Never mind that the 2000-01 Friars snagged their bid behind one of the great forgotten defeats of my BU history -- the junior year, record-breaking 2-OT season ender at Schneider Arena. I'm pretty sure I listened to most of it on the radio at the Daily Free Press office, which doesn't say nearly enough about how depressing it was.
Perhaps A Problem: The New York Times, in among the whiniest ways possible, notes that owners have finally decided giving the media the best seats in the house isn't cost-effective.
The original press box at the 16-year-old U.S. Cellular Field was a fine place to cover a White Sox game. From their nest behind home plate, reporters could easily discern the spin of a curveball or hear the thwack of bat on ball.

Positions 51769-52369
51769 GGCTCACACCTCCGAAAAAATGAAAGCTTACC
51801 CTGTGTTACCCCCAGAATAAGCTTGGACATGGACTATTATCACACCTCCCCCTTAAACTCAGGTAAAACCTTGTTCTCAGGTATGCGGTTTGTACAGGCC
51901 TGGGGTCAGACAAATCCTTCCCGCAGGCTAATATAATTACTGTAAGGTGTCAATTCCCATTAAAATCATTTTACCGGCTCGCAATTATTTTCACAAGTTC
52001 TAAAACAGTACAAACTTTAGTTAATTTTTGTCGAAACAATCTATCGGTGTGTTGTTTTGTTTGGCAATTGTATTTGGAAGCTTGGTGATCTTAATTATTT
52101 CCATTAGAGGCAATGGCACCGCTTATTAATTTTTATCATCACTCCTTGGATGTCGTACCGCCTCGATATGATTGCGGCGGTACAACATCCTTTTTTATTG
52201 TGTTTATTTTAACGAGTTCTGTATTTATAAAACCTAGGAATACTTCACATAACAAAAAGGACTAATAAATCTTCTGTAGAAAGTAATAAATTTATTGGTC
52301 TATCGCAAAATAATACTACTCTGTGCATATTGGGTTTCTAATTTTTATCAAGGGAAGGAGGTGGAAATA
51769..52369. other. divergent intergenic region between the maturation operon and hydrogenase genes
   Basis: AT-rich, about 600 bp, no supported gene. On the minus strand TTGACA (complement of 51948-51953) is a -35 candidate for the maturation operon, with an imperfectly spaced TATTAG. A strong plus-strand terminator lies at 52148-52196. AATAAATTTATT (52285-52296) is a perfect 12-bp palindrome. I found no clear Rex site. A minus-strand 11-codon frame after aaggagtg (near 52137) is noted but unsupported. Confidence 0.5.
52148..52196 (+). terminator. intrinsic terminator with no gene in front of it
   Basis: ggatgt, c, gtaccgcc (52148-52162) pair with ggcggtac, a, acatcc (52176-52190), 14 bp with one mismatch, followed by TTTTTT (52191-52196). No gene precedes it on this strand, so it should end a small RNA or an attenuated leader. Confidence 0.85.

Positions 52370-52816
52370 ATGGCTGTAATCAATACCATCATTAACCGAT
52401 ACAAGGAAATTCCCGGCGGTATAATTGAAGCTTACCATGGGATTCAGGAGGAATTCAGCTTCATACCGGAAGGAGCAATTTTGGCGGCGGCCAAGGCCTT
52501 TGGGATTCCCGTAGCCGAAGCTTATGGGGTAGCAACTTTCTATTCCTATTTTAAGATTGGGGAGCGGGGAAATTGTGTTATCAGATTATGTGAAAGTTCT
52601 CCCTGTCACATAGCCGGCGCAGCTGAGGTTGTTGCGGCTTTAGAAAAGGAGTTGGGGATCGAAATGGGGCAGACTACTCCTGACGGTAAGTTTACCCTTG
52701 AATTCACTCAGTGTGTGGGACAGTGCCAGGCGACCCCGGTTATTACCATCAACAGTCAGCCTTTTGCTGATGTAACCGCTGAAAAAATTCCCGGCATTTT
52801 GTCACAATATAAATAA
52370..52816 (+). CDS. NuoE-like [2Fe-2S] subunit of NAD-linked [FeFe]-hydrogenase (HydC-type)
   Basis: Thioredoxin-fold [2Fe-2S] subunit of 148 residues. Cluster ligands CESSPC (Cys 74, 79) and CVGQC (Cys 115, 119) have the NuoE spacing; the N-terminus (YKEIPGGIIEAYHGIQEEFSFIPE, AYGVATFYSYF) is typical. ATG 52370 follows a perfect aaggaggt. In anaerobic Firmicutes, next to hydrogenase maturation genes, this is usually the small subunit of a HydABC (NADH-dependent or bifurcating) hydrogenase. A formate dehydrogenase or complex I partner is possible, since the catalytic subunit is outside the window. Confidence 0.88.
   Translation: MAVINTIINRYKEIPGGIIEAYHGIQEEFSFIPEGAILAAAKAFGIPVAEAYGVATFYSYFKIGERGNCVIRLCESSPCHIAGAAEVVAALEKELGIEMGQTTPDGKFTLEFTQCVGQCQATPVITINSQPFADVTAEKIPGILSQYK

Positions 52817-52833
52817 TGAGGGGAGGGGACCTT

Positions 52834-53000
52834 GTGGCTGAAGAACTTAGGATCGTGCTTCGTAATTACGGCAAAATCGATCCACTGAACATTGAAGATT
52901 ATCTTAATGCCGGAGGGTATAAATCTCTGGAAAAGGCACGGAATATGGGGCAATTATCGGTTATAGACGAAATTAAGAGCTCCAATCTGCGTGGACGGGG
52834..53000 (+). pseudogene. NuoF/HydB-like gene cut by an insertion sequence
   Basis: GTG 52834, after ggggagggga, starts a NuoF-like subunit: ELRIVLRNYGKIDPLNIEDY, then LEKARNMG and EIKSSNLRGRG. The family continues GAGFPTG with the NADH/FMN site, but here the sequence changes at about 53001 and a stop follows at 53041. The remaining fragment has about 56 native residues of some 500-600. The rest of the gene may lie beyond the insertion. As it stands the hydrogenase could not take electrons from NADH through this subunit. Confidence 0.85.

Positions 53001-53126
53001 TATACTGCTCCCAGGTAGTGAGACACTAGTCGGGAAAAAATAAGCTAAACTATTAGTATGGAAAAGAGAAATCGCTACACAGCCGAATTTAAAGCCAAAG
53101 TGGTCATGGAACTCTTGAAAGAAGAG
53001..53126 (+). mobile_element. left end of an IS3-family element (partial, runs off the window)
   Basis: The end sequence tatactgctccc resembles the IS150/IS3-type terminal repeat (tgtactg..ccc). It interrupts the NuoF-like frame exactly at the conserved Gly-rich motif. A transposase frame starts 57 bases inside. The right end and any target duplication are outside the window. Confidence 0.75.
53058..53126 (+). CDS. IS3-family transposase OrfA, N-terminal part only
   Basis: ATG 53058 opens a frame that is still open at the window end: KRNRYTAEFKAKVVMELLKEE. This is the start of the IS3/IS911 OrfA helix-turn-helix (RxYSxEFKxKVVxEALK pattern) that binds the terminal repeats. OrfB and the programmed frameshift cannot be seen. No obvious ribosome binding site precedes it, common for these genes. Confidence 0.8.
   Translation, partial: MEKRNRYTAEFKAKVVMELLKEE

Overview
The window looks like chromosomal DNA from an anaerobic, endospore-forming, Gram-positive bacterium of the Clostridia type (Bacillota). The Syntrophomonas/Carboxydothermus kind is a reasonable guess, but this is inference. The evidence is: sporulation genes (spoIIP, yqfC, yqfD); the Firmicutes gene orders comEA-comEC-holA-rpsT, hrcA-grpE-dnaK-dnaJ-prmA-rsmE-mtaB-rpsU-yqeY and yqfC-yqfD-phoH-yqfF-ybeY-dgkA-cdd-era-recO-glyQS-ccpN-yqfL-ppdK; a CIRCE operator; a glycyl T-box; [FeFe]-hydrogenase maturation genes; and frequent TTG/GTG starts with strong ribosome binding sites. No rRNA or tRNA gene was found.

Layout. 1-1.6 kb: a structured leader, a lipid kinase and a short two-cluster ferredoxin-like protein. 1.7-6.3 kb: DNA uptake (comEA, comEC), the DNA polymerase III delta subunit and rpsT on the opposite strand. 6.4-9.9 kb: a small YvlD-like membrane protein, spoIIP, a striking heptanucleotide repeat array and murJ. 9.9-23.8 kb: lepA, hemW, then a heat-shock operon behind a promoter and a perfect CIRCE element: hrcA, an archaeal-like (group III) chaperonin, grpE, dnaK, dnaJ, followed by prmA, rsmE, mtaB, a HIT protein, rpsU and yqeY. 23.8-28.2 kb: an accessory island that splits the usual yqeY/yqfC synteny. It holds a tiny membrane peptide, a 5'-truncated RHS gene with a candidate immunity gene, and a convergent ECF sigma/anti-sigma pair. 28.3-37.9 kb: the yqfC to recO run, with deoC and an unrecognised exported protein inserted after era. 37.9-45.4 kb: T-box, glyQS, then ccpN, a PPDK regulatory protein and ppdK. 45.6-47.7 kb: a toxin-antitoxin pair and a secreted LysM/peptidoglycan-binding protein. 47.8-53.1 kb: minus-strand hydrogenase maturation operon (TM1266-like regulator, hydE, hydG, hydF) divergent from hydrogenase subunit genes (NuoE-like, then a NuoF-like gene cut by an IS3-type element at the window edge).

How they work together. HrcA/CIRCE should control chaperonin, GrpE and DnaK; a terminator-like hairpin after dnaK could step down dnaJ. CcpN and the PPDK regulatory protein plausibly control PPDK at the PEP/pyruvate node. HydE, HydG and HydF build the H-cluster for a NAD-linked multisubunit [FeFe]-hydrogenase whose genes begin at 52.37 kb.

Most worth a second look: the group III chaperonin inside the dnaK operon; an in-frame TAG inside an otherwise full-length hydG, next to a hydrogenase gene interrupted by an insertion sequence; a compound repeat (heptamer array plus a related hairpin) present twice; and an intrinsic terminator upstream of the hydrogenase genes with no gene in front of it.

But this year, the White Sox gutted it and remade it into the Jim Beam Club, with 200 theater seats and barstools that cost $260 to $315 each; when sold out, the club could generate $4 million or more in revenue.
"We were giving the press the best real estate in the building, slightly elevated behind home plate, which they don't need," said Jerry Reinsdorf, the real estate investor who is chairman of the White Sox.
When asked why he moved the press to a much worse vista two levels up and along the first-base and right-field line, Reinsdorf unhesitatingly said, "Financial."
While it would be very easy for me to laugh heartily:
-- My seat, 2005 AL Division Series
I'll instead note the Red Sox presumably spent massive amounts of money this offseason to upgrade what was already baseball's biggest press box, with the rich people seats on both sides and below.